2 min. read (or watch the video)
In 2013, a colleague and I were invited to join a PhD workshop on Forest History in northern Sweden. We had a fabulous time, learning from our forest ecologist and archaeologist colleagues over the course of ten days, often in remote woodlands of subarctic Sweden. I am not going to attempt in this post to discuss any of the practical or theoretical insights we gained during this time. I will only mention that the experience set a new trajectory for my own thinking about trees and tree communities — and for humans and other critters in that mix.
What I am sharing here are the delicate words of Swedish poet Pär Lagerkvist, which so closely describe what I feel when flying over this history-saturated wilderness. Lagerkvist’s poem, “It is fairest in the gloaming air,” expresses both the elation and finitude that overcome me when I am flung into the air by the rotor blades of a Bell 206, floating over millennia of human and other experience, captured in the bark, tree rings, and sediments of the forests and lakes below:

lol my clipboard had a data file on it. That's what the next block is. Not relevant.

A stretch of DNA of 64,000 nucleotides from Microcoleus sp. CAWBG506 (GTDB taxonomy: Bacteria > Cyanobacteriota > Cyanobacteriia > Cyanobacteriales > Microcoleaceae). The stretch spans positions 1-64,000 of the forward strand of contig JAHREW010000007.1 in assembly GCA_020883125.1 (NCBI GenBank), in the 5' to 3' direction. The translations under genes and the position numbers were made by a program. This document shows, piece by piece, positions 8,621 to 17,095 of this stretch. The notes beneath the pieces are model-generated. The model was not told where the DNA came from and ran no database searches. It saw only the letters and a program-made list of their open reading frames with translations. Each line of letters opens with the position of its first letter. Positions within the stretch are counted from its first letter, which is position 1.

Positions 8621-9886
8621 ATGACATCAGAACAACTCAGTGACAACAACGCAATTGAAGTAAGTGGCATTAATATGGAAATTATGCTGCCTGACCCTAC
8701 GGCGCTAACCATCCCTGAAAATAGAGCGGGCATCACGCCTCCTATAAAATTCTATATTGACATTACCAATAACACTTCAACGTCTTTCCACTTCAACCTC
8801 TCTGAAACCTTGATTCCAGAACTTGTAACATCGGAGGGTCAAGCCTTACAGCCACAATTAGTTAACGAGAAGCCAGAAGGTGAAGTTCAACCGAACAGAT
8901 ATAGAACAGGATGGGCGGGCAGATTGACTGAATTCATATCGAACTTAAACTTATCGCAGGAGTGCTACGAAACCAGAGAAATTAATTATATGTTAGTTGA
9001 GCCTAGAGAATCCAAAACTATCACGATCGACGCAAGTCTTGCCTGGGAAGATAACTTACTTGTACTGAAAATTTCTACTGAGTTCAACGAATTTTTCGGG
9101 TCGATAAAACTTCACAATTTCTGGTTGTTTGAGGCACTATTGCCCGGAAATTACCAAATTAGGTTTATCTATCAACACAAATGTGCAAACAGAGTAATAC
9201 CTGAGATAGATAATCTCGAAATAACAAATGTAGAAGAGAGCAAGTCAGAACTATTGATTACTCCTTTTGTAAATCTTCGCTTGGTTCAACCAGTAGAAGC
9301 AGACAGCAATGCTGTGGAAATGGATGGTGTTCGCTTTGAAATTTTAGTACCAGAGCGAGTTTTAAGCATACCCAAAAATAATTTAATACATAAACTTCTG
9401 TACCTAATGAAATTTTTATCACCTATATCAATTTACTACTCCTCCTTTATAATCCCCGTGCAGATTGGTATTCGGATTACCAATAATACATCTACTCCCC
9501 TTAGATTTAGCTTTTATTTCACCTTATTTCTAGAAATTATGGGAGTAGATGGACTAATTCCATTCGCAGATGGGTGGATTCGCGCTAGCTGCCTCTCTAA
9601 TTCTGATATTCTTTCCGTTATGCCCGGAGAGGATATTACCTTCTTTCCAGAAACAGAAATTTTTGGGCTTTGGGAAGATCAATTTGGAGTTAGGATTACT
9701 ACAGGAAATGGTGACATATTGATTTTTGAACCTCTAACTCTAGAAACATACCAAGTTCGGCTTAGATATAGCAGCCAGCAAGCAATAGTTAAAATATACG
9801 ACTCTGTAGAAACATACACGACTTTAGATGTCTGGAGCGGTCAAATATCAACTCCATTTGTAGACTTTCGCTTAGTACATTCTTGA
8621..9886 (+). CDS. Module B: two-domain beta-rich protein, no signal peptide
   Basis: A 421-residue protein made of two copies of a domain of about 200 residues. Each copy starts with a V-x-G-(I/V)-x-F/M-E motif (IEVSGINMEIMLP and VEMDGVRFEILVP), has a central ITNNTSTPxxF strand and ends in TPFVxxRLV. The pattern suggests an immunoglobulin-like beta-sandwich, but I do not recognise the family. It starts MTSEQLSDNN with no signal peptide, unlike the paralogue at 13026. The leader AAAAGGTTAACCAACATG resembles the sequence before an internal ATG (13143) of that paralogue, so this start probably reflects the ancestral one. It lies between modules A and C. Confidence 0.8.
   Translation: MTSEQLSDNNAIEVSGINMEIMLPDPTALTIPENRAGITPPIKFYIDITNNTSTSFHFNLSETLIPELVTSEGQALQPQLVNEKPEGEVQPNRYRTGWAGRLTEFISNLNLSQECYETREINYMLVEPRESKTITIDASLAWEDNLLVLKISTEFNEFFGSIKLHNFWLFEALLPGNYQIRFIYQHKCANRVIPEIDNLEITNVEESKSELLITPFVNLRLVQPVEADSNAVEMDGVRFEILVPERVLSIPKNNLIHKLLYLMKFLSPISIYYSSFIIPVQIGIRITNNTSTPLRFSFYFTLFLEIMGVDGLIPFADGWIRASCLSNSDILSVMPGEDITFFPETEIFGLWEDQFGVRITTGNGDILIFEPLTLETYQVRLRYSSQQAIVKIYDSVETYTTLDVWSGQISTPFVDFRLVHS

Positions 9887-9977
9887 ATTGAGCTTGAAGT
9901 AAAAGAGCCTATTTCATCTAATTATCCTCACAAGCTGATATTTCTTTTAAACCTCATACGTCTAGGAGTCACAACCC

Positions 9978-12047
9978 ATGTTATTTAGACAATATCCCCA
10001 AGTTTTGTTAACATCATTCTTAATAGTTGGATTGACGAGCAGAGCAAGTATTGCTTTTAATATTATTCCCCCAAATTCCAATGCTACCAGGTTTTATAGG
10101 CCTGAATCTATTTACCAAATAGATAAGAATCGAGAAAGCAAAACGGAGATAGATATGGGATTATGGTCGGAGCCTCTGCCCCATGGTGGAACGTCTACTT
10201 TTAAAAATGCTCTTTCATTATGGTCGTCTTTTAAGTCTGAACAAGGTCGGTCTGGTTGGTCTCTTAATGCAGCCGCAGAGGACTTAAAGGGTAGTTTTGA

It is fairest in the gloaming air
(Det är vackrast när det skymmer)
It is fairest in the gloaming air.
All the love the heavens bare
is collected in a dusky light
above the earth,
above the city light.
All is love, caressed by hands.
The Lord himself will vanish distant strands.
All is near, all is far away.
All is given
man for today.
All is mine, and all shall be taken away from me,
within moments all shall be taken away from me.
The trees, the clouds, the earth I face.
I shall wander—
alone, without a trace.
Original by P. Lagerkvist, published in the collection Kaos, 1919.
English translation by P.O. Kristensson, 2011.